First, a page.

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Home News by Category General Updates Infinite Winter's Interview with Michael Pietsch

Infinite Winter's Interview with Michael Pietsch

Check out this excellent crowd sourced interview with Michael Pietsch to coincide with the Infinite Winter read:


I’m curious about the number of editions, translations, and total copies sold of Infinite Jest in the twenty years since its publication. Given that these numbers are probably not insignificant, and that scholarly interest in Wallace has been exploding over the past few years, is there any possibility of producing an unexpurgated “writer’s cut” Infinite Jest with all of the material that was cut from the original version? (The D.T. Max bio said they cut 250,000 words or so to get it to the 550,000 published). Was there any talk of including some of the cut material in this anniversary edition? Or maybe as some sort of electronic book extra?

Infinite Jest has been published in the UK, Germany, France, Italy, Spain, Portugal, Brazil, with translations forthcoming in Russia, Poland and Hungary. Worldwide sales exceed one million copies.

I don’t know where Mr. Max got his estimate of the number of pages David cut in the editing process, but 250,000 words strikes me as wildly overstated. My own memory is that around 150 pages were cut. David put a lot of words on a manuscript page, so call it 75,000 words. Perhaps David cut many more draft pages before sending it to me. I recall him saying in interviews that 250-300 pages were cut, and it struck me at the time that he might have been exaggerating for effect.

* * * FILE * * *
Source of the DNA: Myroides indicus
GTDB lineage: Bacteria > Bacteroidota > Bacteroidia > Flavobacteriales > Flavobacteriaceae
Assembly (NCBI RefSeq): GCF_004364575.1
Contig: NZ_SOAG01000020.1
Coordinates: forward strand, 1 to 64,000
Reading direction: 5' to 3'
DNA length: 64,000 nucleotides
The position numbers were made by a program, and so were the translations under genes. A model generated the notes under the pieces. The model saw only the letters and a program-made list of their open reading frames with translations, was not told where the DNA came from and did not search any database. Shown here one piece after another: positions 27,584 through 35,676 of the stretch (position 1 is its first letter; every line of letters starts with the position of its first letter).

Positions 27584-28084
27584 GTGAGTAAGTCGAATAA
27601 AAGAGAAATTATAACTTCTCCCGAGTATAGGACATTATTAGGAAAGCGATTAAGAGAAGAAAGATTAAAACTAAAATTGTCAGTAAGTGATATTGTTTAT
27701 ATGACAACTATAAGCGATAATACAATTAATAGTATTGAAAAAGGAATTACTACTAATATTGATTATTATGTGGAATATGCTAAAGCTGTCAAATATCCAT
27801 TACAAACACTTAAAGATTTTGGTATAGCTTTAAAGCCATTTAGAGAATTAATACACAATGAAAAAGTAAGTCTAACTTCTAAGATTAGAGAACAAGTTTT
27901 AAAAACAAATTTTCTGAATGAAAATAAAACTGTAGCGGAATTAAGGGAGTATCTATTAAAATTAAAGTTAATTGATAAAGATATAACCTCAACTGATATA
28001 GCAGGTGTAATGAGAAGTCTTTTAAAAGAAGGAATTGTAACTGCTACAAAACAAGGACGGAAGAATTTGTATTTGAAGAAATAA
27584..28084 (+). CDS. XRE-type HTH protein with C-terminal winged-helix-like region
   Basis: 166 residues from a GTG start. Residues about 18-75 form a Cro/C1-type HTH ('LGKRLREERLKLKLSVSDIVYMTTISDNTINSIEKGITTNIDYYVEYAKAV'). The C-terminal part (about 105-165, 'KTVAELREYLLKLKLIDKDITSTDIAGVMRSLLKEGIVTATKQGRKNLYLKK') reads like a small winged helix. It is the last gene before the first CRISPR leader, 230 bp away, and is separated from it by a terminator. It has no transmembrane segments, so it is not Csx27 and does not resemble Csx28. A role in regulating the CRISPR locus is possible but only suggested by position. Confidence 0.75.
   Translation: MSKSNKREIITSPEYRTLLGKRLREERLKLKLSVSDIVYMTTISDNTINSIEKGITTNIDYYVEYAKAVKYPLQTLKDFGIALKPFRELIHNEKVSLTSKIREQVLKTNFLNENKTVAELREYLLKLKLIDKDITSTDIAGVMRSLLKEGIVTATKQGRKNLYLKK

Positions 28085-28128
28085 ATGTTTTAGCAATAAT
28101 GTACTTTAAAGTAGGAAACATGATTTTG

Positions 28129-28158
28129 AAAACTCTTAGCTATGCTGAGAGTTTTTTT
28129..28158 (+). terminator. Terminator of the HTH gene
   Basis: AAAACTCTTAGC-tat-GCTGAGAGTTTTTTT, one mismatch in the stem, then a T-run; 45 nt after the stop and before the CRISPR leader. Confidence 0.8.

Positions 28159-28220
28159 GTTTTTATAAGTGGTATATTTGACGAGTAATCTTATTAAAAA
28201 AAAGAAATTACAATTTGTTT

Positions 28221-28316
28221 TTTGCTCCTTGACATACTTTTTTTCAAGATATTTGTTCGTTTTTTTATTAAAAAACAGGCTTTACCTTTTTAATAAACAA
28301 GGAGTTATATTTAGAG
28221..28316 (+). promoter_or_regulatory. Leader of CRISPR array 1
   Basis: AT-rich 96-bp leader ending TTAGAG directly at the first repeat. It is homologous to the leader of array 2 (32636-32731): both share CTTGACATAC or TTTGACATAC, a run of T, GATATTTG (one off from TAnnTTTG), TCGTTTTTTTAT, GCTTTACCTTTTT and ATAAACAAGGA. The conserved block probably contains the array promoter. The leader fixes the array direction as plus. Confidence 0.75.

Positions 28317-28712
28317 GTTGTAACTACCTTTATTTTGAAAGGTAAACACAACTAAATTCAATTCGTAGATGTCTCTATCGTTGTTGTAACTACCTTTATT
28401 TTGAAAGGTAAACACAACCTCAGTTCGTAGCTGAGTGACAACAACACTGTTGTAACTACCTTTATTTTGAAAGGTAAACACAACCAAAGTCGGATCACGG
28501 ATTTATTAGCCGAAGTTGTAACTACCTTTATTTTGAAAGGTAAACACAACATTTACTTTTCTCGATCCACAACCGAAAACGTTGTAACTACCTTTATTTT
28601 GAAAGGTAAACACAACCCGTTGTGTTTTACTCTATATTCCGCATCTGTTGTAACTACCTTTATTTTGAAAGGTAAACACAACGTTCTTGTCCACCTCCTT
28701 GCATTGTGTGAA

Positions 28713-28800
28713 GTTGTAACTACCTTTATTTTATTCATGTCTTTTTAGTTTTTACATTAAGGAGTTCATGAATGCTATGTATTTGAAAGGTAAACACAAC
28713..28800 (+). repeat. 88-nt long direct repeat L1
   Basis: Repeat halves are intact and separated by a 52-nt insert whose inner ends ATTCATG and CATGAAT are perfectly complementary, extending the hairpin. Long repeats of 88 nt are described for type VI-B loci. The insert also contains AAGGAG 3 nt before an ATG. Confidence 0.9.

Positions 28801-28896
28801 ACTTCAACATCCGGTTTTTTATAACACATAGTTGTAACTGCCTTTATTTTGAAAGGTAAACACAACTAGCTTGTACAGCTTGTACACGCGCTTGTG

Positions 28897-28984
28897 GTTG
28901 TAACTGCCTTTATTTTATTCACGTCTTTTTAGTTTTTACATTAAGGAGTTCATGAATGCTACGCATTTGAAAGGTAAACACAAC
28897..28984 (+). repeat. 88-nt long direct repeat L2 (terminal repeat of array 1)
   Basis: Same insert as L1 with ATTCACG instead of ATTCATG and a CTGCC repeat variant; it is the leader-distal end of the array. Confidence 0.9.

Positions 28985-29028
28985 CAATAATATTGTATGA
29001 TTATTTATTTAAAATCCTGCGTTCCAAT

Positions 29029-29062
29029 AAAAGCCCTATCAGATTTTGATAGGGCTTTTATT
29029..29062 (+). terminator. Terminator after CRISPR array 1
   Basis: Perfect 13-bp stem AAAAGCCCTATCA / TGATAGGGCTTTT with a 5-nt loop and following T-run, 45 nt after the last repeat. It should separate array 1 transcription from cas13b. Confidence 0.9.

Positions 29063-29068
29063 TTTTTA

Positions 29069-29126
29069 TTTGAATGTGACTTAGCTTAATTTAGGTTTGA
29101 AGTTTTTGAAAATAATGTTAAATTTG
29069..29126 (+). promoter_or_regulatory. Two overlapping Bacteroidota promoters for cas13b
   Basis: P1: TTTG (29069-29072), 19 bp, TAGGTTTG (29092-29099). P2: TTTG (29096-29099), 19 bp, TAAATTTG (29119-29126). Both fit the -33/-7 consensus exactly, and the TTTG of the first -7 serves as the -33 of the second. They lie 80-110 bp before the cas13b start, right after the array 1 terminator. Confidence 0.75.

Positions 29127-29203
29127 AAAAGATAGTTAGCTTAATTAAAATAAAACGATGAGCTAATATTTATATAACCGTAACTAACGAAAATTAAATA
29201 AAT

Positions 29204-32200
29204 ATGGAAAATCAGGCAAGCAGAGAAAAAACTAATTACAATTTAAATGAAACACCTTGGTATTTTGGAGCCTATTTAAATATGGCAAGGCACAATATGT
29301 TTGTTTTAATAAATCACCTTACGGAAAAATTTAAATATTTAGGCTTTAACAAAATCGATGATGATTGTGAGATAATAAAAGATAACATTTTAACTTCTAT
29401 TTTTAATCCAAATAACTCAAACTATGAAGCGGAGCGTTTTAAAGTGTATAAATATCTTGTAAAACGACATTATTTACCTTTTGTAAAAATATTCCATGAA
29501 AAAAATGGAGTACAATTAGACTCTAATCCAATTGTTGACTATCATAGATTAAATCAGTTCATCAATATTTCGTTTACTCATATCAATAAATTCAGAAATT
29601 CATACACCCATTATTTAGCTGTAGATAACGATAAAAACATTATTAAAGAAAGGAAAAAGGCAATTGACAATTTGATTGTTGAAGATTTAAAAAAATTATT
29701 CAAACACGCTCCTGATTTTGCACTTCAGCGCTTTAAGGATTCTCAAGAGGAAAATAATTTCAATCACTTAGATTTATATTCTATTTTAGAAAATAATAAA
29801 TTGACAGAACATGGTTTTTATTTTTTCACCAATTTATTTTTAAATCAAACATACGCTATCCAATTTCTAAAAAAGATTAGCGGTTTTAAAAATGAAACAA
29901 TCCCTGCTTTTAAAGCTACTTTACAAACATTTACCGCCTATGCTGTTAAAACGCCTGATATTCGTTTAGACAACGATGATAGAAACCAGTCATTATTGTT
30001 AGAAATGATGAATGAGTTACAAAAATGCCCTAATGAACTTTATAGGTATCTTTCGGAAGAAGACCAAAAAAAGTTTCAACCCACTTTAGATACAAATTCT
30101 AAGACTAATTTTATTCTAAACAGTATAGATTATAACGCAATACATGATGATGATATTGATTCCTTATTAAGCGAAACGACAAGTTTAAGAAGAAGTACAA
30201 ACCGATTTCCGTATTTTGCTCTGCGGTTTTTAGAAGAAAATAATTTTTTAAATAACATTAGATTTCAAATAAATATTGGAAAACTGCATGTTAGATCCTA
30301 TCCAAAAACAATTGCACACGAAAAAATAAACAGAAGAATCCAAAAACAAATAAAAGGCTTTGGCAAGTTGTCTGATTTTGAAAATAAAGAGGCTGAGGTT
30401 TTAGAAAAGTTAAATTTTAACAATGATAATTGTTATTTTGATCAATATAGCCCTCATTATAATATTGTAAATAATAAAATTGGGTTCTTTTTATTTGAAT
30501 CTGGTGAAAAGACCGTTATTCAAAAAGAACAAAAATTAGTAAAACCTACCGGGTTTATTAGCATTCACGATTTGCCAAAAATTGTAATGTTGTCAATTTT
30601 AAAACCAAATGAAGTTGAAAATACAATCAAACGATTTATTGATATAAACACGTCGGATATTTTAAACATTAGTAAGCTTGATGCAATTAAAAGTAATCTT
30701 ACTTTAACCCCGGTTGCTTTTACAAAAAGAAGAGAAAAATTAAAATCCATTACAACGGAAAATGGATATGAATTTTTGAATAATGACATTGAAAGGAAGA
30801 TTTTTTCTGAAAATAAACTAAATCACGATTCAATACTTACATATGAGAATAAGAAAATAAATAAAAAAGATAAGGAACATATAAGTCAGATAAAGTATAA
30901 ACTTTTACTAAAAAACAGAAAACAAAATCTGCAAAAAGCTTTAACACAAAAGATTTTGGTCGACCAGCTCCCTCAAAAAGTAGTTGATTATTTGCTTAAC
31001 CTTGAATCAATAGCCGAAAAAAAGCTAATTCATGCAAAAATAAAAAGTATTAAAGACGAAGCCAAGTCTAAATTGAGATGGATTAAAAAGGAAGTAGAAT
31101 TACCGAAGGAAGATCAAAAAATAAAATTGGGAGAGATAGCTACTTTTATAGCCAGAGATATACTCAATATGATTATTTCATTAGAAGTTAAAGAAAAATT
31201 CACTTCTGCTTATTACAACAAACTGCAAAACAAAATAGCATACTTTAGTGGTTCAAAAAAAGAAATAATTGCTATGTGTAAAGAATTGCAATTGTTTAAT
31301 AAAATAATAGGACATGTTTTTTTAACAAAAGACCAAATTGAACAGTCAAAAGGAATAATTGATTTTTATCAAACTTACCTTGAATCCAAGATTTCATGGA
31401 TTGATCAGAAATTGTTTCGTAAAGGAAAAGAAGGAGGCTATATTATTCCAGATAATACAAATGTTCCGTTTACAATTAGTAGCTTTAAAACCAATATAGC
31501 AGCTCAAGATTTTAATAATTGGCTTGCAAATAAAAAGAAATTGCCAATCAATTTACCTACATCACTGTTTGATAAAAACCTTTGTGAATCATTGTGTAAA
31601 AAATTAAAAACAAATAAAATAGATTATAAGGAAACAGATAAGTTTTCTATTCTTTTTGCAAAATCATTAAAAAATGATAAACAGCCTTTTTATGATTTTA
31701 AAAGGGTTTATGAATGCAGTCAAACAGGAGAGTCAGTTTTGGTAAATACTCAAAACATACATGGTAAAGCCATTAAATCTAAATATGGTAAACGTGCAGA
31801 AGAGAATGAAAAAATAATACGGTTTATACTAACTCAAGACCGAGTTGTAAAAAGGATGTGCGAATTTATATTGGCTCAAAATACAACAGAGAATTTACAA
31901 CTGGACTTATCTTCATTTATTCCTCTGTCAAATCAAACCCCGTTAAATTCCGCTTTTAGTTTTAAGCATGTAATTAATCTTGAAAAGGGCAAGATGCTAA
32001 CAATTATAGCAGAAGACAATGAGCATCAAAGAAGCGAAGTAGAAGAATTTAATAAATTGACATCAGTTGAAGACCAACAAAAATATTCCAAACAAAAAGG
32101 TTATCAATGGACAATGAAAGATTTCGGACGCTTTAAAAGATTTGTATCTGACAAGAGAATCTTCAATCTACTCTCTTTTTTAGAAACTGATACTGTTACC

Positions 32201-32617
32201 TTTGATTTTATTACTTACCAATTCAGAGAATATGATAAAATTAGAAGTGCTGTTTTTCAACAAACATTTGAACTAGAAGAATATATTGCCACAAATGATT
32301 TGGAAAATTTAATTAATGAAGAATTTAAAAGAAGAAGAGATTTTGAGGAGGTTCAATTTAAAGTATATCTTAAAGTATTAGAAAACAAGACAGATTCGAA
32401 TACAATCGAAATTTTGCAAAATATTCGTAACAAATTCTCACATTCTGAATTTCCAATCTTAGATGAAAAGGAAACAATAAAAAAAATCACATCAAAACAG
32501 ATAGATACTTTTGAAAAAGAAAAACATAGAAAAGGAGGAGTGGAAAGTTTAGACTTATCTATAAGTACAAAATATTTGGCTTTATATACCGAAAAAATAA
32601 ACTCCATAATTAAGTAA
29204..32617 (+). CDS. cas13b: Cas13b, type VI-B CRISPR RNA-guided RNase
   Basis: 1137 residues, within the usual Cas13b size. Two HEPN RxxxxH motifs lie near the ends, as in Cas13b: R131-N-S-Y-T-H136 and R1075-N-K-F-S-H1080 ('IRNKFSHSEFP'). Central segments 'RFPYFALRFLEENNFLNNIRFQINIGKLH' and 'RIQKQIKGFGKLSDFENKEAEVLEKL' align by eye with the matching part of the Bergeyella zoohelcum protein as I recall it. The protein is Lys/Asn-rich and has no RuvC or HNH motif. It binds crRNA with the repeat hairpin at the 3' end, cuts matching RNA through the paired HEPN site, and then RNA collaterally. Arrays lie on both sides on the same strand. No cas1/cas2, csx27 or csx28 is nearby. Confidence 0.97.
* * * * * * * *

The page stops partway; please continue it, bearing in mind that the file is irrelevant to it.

For this twentieth anniversary edition, with the approval of the David Foster Wallace Literary Trust, we reviewed the collection of David’s papers at the Ransom Center to see if there were any sections that he had removed in the editing process that might be included in an Afterword. There are no such sections in the collection. At the end of the publication, we returned the draft manuscript to David, as was standard practice, and he doesn’t appear to have kept it. (This was still in the days of Xerox copying, long before email attachments and Track Changes and version control.) This doesn’t trouble me. The cuts David made were all intentional–the version we have is the version he wanted, not something imposed on him. It is the Writer’s Cut. Reading some Deleted Scenes would be fun, but I don’t believe they would add to our understanding of the novel.


Continue reading the interview here.



Last Updated on Tuesday, 12 April 2016 12:30  

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